Street trees are a significant and highly visible portion of the City's urban forest - essential to improving the quality of life in our urban environment. It is in our own best interests to protect, plant and care for the trees that line our streets.
This was the message Stephen Duprey of the Urban Forestry Division brought directly to the HPGC membership in the March monthly meeting.
With some 700,000 street trees in the City of LA, the impact of the drought on their health, the expansion of the deadly shot hole borer and other insects and diseases, as well as the limited staffing and budget constraints of the Urban Forestry Division, the fate of our urban canopy is truly at risk. Duprey encouraged HPGC membership to get involved in caring for our trees, and informing others about saving the canopy.
A few key points taken away from the one hour conversation, peppered with many questions from club members, include:
The Shot Hole Borer (two types: Polyphagous and Kuroshio) probably originated in SE Asia and were first found in LA County in 2012. The beetles carry a type of fungus that is pathogenic (disease causing) to susceptible trees. They tunnel into trees to lay their eggs and introduce the the fungus, which then causes dieback. The diseases and the tunneling activity disrupt the flow of water and nutrients that the tree needs to survive and also weaken the tree's trunk and branches.
Trees most susceptible to the Shot Hole Borer are common trees such as sycamore, cottonwood, willow, avocado, white alder and box alder. Look for entry-holes. wet dark staining or gumming, or white powdery exudate on trees (see photo here). Many photos and descriptions of the beetle attacks can be found at www.pshb.org.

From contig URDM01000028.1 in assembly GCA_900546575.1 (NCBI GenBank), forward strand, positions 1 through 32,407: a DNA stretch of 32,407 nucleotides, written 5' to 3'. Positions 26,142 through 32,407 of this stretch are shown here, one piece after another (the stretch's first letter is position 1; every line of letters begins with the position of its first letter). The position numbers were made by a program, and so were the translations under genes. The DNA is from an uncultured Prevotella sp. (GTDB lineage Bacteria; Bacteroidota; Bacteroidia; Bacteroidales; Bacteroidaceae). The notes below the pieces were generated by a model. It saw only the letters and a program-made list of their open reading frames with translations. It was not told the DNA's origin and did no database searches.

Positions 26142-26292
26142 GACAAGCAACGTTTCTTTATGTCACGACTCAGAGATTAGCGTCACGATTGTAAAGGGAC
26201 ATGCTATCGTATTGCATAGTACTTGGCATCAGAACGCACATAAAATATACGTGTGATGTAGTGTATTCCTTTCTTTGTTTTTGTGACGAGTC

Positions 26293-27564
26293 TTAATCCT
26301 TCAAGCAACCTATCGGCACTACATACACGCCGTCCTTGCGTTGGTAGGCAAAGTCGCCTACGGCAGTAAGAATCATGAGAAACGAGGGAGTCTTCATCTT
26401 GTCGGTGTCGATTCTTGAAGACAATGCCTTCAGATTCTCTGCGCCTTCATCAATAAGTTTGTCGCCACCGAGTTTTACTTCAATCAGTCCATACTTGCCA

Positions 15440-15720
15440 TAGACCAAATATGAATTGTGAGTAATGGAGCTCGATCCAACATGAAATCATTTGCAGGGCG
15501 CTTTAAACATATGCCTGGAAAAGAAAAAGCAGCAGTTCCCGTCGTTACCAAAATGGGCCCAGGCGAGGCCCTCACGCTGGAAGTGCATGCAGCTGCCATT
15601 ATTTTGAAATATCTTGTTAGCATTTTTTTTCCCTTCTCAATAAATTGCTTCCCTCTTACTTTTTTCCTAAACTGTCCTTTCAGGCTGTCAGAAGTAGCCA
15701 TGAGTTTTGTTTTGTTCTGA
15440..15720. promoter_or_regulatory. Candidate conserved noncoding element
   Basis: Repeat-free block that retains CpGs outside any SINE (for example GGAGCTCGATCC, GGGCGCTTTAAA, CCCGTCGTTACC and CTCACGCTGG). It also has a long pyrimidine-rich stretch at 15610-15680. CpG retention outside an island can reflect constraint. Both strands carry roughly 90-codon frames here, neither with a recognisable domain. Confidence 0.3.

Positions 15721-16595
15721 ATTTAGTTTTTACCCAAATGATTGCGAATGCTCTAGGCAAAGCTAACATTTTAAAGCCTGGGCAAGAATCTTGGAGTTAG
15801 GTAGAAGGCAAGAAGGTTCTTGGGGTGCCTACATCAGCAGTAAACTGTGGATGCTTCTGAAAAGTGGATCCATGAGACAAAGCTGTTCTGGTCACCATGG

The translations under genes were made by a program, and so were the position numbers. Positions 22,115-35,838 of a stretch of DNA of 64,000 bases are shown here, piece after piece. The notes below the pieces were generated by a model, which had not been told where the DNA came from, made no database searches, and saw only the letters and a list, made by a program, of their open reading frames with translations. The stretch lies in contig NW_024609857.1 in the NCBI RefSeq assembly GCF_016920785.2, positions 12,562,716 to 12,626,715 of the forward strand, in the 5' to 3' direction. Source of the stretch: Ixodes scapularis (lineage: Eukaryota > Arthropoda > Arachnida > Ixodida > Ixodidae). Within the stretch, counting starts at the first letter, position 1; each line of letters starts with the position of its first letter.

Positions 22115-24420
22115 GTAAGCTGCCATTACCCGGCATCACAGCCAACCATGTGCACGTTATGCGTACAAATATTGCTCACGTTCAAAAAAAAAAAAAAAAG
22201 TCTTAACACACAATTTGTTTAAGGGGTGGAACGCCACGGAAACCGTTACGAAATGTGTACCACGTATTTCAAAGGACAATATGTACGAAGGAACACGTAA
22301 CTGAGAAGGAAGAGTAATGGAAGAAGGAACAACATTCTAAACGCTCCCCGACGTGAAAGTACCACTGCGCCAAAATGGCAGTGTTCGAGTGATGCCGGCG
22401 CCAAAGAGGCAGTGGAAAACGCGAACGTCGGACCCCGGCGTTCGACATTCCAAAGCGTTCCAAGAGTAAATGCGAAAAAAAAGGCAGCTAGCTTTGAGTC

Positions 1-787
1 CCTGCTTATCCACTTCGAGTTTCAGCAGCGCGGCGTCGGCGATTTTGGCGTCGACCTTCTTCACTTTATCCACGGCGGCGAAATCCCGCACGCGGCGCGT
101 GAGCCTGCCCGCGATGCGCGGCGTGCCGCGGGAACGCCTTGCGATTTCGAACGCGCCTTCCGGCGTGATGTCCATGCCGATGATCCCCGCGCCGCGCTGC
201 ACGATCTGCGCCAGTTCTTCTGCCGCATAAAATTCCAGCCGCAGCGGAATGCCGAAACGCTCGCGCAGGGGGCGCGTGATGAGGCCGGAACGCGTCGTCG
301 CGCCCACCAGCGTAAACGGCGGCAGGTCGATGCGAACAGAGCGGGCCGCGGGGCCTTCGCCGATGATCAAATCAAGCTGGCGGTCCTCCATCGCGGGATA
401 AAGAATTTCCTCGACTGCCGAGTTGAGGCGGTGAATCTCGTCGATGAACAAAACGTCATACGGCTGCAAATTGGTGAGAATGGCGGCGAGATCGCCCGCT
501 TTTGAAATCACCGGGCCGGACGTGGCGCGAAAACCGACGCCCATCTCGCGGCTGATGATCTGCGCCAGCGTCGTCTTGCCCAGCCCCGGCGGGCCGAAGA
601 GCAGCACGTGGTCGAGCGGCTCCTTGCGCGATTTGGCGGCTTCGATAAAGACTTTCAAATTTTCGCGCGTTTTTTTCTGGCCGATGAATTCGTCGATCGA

Researchers are actively looking for solutions to control the beetles and disease but to date there is no known method that offers complete control . Stay tuned to www.pshband.org www.eskalenlab.ucr.edu for further news and developments.
Besides disease, the biggest threats to tree are from weed whackers and insufficient deep watering.
The City of LA has adopted the Native Tree Protection Ordinance, which protects seven of the most common native trees of our area: Coast Live Oak, Valley Oak, California Black Walnut, California Bay, Western Sycamore, Toyon and Mexicana Elderberry. These trees are to be spared from illegal tree removal.
Permits from Street Services are required for root trimming, tree planting and tree removal. New street trees should ideally be planted in 4'x6' or 4'x8' boxes, keeping other vegetation away from the base/trunk of the tree, and providing drip irrigation for deep watering of the tree.
Use the City's 3-1-1 service (by phone) or download the 311 app to report concerns about trees that are in the public realm.
Sidewalks need repairing? The City of LA has a new sidewalk repair program, SAFE SIDEWALKS LA which will invest $1.4 billion over 30 year to make sidewalks accessible to everyone. Get started at www.sidewalks.lacity.org or call 3-1-1.